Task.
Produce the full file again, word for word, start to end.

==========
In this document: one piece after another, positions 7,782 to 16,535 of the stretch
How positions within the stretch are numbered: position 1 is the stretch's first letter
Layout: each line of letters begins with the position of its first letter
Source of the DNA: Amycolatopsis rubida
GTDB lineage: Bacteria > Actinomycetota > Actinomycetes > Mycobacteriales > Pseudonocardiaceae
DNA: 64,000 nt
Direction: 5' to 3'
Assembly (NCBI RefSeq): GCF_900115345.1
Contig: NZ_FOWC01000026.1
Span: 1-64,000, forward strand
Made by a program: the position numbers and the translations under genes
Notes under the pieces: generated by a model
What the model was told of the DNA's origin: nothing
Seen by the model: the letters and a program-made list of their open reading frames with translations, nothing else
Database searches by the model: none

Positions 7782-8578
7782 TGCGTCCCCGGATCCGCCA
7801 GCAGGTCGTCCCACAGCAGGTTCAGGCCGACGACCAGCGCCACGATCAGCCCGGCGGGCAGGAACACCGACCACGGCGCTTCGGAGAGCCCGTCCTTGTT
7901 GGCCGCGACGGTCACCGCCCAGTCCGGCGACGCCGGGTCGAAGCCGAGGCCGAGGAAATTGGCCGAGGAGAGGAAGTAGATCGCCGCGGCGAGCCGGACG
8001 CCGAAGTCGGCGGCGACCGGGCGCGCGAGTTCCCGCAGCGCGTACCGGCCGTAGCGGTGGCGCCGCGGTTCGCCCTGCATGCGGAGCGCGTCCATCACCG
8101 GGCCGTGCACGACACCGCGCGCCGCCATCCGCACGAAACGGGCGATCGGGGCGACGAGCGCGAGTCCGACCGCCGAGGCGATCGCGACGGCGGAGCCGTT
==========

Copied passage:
In this document: one piece after another, positions 7,782 to 16,535 of the stretch
How positions within the stretch are numbered: position 1 is the stretch's first letter
Layout: each line of letters begins with the position of its first letter
Source of the DNA: Amycolatopsis rubida
GTDB lineage: Bacteria > Actinomycetota > Actinomycetes > Mycobacteriales > Pseudonocardiaceae
DNA: 64,000 nt
Direction: 5' to 3'
Assembly (NCBI RefSeq): GCF_900115345.1
Contig: NZ_FOWC01000026.1
Span: 1-64,000, forward strand
Made by a program: the position numbers and the translations under genes
Notes under the pieces: generated by a model
What the model was told of the DNA's origin: nothing
Seen by the model: the letters and a program-made list of their open reading frames with translations, nothing else
Database searches by the model: none

Positions 7782-8578
7782 TGCGTCCCCGGATCCGCCA
7801 GCAGGTCGTCCCACAGCAGGTTCAGGCCGACGACCAGCGCCACGATCAGCCCGGCGGGCAGGAACACCGACCACGGCGCTTCGGAGAGCCCGTCCTTGTT
7901 GGCCGCGACGGTCACCGCCCAGTCCGGCGACGCCGGGTCGAAGCCGAGGCCGAGGAAATTGGCCGAGGAGAGGAAGTAGATCGCCGCGGCGAGCCGGACG
8001 CCGAAGTCGGCGGCGACCGGGCGCGCGAGTTCCCGCAGCGCGTACCGGCCGTAGCGGTGGCGCCGCGGTTCGCCCTGCATGCGGAGCGCGTCCATCACCG
8101 GGCCGTGCACGACACCGCGCGCCGCCATCCGCACGAAACGGGCGATCGGGGCGACGAGCGCGAGTCCGACCGCCGAGGCGATCGCGACGGCGGAGCCGTT